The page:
Sitting in an anonymous lecture theatre darkened against the glare and glory of the Cape Town sun, a strange thing happened: an audience of two and a half thousand conference delegates burst into spontaneous applause. Later that day, and again the next, there were shared gasps of excitement, standing ovations and whoops of appreciation – the audience arrived with a raw energy that willed the speakers of the 2013 Design Indaba to transport them.
With a premise that ‘creativity will fuel an economic revolution’ and an impressive 18-year track record, the Design Indaba Conference brings together a suite of multi-disciplinary speakers over three days. With the 40 speakers ranging from programmers to product designers with everything from architects to chefs in between, unexpectedly strong themes around making, connecting and misbehaving emerged. Dovetailed into the predominantly Euro/American-centric conference, South African creatives showcased their work through a design expo, music and film fringe events.
While mostly constrained to a show-and-tell slide show of finished projects, an overarching thematic focus on the creative process allowed the audience to follow the speakers as they ranged freely through radically diverse disciplines, technologies, motivations and eras. This discussion around creative process returned time and time again to the act of making – making by hand, making your own tools and making your own opportunities. Making also emerged as the common ground between an old guard and the new guard of designers in a way that established design as a way of thinking rather than a style or commodity. Masashi Kawamura, creative director and founder of ‘PARTY’, a Creative Lab based in New York and Tokyo, directly addressed the role of making in his work with the assertion: “by doing things differently – you will do things differently” – a simple statement that belies the complexity of the position. PARTY’s work is characterised by the production of high-tech video and digital works through manual processes. In-studio donated sperm samples used to create a cheeky Space Shower TV promotion video and a live rig of 250 SLR cameras used to produce a video clip for Japanese band Androp provide just two examples where manual techniques were deployed in defiance of the ‘quicker and easier’ option of computer generated graphics. The creation of original content through unique process and a belief that mass communication can be authentic, empathetic and touching is driven through this type of making.
Indeed authenticity and empathy brings us to the next common thread of the conference – connections. These connections – these shared moments of insight and pure delight in beauty and accomplishment, and the recognition of the individual at the heart of a design brief – erupted into spontaneous applause from the audience. At one extreme was discussion around connection through the digital/human web interface as exemplified by Ben Terret, head of design at the UK Government Digital Service, redefining website design as ‘information and experience design’ in the new UK government website. At the other extreme was pure delight in the beautiful and visceral; The Brazilian chef Alex Atala’s infectious enthusiasm for his country expressed through his sublime culinary creations managed to transcend the sensory limitations of talking abstractly about cooking.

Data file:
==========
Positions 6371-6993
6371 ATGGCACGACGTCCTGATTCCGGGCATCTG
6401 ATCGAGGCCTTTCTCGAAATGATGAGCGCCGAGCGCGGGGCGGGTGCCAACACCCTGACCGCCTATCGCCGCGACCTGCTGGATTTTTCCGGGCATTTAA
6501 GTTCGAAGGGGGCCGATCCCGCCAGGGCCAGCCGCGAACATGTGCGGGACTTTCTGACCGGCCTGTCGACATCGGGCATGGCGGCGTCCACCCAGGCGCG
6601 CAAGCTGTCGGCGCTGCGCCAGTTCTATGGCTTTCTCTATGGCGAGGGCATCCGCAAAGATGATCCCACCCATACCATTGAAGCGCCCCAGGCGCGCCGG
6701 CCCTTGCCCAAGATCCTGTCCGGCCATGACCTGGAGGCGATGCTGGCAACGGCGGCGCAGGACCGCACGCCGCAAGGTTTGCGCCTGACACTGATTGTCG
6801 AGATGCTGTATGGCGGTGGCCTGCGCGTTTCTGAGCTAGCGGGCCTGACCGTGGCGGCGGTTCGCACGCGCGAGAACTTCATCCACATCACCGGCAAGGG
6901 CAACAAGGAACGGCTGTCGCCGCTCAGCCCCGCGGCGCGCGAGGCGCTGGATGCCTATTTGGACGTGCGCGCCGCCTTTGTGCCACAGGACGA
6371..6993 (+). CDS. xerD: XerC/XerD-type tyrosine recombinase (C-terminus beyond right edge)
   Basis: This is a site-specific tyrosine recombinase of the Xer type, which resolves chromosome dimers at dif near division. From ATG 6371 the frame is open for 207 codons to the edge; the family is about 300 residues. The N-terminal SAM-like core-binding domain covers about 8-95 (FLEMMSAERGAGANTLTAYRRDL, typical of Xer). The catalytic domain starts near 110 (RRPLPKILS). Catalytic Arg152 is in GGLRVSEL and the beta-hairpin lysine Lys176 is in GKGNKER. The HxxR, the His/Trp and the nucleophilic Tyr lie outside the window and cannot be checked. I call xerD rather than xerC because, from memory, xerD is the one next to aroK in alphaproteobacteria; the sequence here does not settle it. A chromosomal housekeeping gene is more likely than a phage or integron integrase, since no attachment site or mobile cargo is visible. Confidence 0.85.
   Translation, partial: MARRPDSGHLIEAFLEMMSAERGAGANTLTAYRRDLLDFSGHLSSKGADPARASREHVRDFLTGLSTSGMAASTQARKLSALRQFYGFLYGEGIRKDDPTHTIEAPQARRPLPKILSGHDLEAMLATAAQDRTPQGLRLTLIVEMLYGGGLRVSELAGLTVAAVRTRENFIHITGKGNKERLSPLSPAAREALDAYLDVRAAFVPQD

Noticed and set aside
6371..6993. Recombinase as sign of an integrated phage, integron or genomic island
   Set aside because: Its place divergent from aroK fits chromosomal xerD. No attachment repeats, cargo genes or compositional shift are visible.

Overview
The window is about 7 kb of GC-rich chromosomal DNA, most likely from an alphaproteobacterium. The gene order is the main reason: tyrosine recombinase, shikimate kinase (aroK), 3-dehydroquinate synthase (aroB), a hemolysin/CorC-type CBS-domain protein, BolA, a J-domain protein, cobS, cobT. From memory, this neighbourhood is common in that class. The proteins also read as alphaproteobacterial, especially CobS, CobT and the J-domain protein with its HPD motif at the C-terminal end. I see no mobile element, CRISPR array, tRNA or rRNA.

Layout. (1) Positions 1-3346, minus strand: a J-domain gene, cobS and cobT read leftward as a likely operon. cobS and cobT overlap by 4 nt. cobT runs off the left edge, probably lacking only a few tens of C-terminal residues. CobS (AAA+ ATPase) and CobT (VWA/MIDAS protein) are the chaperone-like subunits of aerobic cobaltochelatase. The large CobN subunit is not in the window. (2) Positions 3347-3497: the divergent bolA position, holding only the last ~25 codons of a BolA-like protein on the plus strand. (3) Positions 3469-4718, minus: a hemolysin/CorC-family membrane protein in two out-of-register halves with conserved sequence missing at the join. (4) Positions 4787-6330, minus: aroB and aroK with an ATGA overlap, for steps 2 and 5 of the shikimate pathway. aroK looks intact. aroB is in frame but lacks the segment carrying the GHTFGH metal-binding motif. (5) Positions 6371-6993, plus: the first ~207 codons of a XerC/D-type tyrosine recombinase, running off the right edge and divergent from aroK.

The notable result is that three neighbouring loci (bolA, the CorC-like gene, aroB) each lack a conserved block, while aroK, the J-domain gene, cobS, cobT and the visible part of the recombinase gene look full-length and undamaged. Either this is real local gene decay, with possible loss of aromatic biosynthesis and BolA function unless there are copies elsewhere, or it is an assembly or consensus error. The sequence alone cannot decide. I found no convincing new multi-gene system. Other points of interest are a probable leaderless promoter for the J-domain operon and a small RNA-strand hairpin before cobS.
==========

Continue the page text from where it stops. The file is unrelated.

The final theme of mischief was common to almost all the speakers. Unprogrammed occurrences, unexpected outcomes and failures – common in the speakers’ descriptions of their creative processes – complimented the overt mischief-making and irreverence also presented. Sir John Hegarty (advertising royalty and founder of UK agency Bartle Bogle Hegarty) went so far as to present a slide entitled ‘irreverence’ before outlining his anti-authoritarian approach. Paula Scher (the New York-based graphic designer) opened the conference with an assertion that creativity itself is an act of misbehaving, going on to state: “my initial distain for a project allows me to free myself from what I hate about it”. The most radical speaker, however, did not need a slide or a sound bite to announce his defiance of convention. South African artist Nicholas Hlobo descended on to the stage in a stitched vessel, chanting in his native Xhosa accompanied by the live musicians on stage. A video projection wove scenes from his life and work with evocative and explanatory text fragments. In the darkened conference theatre, the audience was silent – no whoops of joy or moments of applause. Hlobo, the sole South African speaker and also the only practising artist, managed to transcend the limitations of a conference format and uniquely demanded the audience’s attention and contemplation. This was not a presentation or a mere show-and-tell – Hlobo’s performance was intimate, transportative and deeply touching.
It is no coincidence that the sole South African speaker stood apart from the crowd. The South African design community is steadily putting itself on the international map, with the fertile architecture and design scene receiving a boost with the investment and international attention from the FIFA Soccer World Cup in 2010. South Africa’s design community is also set to receive renewed attention in 2014 with Cape Town as the World Design Capital. While the Design Indaba Conference prides its self on bringing international creative thinkers to South Africa, the exchange works both ways. From the incredibly complex social and political history of South Africa comes a unique brand of optimism and defiance that will set apart the nation’s makers and thinkers in the years to come.